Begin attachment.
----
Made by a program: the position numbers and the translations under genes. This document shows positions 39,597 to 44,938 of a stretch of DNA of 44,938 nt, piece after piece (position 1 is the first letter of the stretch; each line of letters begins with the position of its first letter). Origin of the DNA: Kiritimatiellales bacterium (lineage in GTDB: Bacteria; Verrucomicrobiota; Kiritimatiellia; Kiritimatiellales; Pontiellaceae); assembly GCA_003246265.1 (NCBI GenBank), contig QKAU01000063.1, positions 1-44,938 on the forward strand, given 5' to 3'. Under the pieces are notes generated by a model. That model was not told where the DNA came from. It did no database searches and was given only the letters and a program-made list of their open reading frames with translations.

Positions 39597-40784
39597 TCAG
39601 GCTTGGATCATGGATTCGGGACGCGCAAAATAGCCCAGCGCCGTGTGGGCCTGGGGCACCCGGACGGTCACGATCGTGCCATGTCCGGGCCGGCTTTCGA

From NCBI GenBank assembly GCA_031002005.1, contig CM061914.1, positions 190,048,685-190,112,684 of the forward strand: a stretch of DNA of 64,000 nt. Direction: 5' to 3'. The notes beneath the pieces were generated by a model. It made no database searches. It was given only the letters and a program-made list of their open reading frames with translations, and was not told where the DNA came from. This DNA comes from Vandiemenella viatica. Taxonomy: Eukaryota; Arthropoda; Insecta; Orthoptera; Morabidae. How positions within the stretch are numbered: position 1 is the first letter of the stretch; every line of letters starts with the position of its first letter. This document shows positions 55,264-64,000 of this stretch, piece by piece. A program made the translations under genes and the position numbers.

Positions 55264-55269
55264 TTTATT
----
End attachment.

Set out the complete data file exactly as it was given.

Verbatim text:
Made by a program: the position numbers and the translations under genes. This document shows positions 39,597 to 44,938 of a stretch of DNA of 44,938 nt, piece after piece (position 1 is the first letter of the stretch; each line of letters begins with the position of its first letter). Origin of the DNA: Kiritimatiellales bacterium (lineage in GTDB: Bacteria; Verrucomicrobiota; Kiritimatiellia; Kiritimatiellales; Pontiellaceae); assembly GCA_003246265.1 (NCBI GenBank), contig QKAU01000063.1, positions 1-44,938 on the forward strand, given 5' to 3'. Under the pieces are notes generated by a model. That model was not told where the DNA came from. It did no database searches and was given only the letters and a program-made list of their open reading frames with translations.

Positions 39597-40784
39597 TCAG
39601 GCTTGGATCATGGATTCGGGACGCGCAAAATAGCCCAGCGCCGTGTGGGCCTGGGGCACCCGGACGGTCACGATCGTGCCATGTCCGGGCCGGCTTTCGA

From NCBI GenBank assembly GCA_031002005.1, contig CM061914.1, positions 190,048,685-190,112,684 of the forward strand: a stretch of DNA of 64,000 nt. Direction: 5' to 3'. The notes beneath the pieces were generated by a model. It made no database searches. It was given only the letters and a program-made list of their open reading frames with translations, and was not told where the DNA came from. This DNA comes from Vandiemenella viatica. Taxonomy: Eukaryota; Arthropoda; Insecta; Orthoptera; Morabidae. How positions within the stretch are numbered: position 1 is the first letter of the stretch; every line of letters starts with the position of its first letter. This document shows positions 55,264-64,000 of this stretch, piece by piece. A program made the translations under genes and the position numbers.

Positions 55264-55269
55264 TTTATT